Love you Mam, but where are you?

The family had travelled a long way from a small city in Bangladesh. Amit was their only child, a precious one born after ten years of marriage. The mother was a home maker and father was in the textile business with a modest income.

Amit was shy but eagerly entered my consulting room with a charming smile. He extended his hand in my general direction without making much eye contact, to say hello. I asked about Amit’s past medical problems and visual challenges. The father spoke at length. Amit was six years old and had just started primary school. He was not able to see the blackboard despite being seated in the first bench. But he enjoyed interacting with his teachers and classmates and had made quite a few friends at school.

Amit was born full term and delivered through a Cesarian section because the labor was prolonged. He did not cry immediately and cried weakly after about 5 minutes. He was admitted to the Neonatal Intensive Care for a week. He developed seizures on the second day after birth, but they quickly settled down and currently he was doing well on just one medication for the seizures.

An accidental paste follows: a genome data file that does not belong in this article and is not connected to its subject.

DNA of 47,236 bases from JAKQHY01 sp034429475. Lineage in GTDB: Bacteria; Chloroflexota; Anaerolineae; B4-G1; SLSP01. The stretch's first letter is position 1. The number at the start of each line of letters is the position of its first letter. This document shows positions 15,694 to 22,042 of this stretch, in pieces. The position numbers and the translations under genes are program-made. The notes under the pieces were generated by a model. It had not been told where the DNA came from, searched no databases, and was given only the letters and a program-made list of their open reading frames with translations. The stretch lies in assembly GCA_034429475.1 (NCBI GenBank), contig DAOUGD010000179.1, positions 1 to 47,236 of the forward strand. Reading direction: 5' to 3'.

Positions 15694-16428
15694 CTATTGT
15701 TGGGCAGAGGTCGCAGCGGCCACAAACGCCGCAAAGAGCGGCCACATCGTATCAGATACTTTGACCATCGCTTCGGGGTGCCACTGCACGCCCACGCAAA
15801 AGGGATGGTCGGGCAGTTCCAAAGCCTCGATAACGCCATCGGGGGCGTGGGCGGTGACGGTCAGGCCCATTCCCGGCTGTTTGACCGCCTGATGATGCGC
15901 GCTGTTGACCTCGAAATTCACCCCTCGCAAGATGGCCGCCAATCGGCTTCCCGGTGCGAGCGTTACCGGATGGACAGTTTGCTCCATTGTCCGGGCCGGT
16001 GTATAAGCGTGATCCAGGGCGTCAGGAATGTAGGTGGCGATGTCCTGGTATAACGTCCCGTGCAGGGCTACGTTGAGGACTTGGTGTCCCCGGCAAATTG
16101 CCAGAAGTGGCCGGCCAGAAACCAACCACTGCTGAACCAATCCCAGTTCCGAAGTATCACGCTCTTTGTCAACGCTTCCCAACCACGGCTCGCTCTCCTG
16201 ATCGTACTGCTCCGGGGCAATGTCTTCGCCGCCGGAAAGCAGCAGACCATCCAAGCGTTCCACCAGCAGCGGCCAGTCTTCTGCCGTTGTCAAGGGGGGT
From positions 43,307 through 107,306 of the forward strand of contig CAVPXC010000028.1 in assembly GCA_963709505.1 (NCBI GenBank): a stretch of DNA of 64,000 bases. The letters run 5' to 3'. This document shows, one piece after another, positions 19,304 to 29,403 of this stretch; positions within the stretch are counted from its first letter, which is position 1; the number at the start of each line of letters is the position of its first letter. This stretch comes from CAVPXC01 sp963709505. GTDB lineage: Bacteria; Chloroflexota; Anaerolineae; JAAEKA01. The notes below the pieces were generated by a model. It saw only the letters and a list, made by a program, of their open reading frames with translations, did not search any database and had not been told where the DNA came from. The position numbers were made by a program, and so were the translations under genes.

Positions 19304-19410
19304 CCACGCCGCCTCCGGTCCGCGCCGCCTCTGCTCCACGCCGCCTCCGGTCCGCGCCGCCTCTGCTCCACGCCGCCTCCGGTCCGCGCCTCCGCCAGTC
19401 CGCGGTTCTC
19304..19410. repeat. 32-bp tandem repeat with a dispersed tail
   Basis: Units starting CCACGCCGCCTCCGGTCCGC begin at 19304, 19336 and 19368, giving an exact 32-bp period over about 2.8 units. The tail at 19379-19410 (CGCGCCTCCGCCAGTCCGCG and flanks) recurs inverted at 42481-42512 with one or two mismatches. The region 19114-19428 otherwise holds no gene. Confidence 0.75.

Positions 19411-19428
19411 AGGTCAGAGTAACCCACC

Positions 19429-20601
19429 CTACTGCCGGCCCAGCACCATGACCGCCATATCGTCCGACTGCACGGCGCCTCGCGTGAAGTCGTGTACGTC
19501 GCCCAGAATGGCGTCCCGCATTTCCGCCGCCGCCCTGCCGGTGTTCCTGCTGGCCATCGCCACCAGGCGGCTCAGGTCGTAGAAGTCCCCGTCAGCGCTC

Parents noticed that there was some delay in his milestones. By age two he was walking and talking appropriately. However, his eye contact was poor. Amit struggled with locating toys in a pile. He was also not confident of navigating stairs and new places. The mother said that when she went to pick him up after school, he could not readily locate and identify her.

I examined Amit and looked at the MRI that the parents had brought. Amit had a condition called Hypoxic Ischemic Encephalopathy(HIE) which is a very important cause of Cerebral Visual Impairment (CVI)

Most people think that the occipital lobe in the brain serves visual function and that is where all the action is. However due to a lot of advancement in visual function research, we now know that visual acuity or the ability to read down a chart is just one aspect of vision. There are other pathways in the brain which help with the ‘where’ and ‘what’ of vision. In other words to locate objects and then to identify their nature (color, contrast) are separate visual functions which are affected in CVI.

Oxygen is crucial to the functioning of the brain. When there is delay in a child’s cry at birth, the lack of oxygen to the brain can result in HIE. Not only does this affect portions of the visual cortex (occipital lobe) but also the other pathways serving vision. Some of these children may also have other delays, such as walking and speech.

Some children with CVI may have almost normal vision but struggle with many seemingly easy visual functions. They may be labelled as slow learners or being clumsy. It may take years to identify them. The good news is that we know a lot about CVI, ways to identify and how to improve the visual function.

The simple screening questions to ask and how to offer visual rehabilitation will be covered in the next blog.